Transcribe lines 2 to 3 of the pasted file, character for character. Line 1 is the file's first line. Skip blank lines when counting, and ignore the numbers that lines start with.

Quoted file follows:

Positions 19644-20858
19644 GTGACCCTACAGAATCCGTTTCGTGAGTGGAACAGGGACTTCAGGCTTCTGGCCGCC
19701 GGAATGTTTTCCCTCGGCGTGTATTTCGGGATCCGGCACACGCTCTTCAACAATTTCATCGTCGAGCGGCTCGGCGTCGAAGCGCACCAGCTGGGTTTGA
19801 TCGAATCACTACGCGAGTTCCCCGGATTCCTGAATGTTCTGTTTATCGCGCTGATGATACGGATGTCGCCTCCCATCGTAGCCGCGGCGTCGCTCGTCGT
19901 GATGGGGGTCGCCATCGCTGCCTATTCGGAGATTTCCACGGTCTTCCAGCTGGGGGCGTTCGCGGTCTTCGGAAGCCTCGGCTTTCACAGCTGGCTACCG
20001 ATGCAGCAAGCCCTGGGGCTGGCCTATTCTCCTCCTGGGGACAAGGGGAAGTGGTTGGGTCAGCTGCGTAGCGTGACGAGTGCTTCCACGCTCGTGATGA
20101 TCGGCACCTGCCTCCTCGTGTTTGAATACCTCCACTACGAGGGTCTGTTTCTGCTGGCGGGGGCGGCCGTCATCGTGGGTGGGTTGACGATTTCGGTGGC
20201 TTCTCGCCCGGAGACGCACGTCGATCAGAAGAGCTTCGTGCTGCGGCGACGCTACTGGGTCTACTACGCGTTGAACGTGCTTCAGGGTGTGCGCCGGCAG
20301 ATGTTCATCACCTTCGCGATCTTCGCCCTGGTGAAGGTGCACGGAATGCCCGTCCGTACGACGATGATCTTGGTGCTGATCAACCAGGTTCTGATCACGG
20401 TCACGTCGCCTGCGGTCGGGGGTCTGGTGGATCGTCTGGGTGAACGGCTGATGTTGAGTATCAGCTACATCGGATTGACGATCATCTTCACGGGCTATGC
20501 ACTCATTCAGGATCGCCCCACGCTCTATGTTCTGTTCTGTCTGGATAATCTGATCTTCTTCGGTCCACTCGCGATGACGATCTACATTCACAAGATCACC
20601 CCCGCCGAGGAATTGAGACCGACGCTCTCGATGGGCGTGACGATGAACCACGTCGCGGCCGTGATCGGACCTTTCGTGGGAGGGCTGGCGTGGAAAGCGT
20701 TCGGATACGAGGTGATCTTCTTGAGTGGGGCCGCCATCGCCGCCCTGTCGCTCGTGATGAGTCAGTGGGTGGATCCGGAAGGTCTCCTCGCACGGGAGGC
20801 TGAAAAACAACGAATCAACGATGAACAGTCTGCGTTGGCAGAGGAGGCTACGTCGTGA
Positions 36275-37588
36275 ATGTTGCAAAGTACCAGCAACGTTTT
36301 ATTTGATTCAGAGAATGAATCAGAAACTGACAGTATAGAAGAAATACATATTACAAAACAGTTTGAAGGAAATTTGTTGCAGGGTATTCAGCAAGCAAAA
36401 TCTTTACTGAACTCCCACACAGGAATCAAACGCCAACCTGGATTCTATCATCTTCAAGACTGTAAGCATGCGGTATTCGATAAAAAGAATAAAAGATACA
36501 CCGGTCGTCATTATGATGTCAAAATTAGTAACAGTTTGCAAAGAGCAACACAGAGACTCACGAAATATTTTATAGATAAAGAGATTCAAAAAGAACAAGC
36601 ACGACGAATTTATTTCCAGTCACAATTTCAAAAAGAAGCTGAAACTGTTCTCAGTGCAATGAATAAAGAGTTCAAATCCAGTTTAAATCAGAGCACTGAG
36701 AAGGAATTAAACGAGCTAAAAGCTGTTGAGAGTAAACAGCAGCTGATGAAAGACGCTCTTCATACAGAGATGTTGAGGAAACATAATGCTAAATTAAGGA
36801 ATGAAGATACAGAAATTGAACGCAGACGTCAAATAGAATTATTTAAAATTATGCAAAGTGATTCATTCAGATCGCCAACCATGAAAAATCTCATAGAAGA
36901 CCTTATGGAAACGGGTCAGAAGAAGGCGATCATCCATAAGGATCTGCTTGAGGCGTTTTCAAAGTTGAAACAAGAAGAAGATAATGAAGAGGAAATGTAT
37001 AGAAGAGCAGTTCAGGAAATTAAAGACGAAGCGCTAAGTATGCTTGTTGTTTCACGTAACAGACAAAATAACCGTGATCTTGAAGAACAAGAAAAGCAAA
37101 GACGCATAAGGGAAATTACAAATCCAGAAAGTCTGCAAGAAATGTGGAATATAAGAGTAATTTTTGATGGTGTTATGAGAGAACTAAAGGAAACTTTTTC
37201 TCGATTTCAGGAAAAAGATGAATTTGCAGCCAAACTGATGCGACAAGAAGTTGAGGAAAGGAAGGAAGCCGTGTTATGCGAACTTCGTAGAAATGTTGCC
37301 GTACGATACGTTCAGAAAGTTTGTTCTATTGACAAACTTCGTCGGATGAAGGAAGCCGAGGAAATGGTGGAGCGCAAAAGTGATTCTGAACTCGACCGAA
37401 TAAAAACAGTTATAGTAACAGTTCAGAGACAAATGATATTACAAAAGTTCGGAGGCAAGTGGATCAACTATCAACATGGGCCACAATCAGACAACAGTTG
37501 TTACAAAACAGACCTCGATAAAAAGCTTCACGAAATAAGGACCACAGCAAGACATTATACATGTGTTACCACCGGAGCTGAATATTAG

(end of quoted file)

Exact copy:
19644 GTGACCCTACAGAATCCGTTTCGTGAGTGGAACAGGGACTTCAGGCTTCTGGCCGCC
19701 GGAATGTTTTCCCTCGGCGTGTATTTCGGGATCCGGCACACGCTCTTCAACAATTTCATCGTCGAGCGGCTCGGCGTCGAAGCGCACCAGCTGGGTTTGA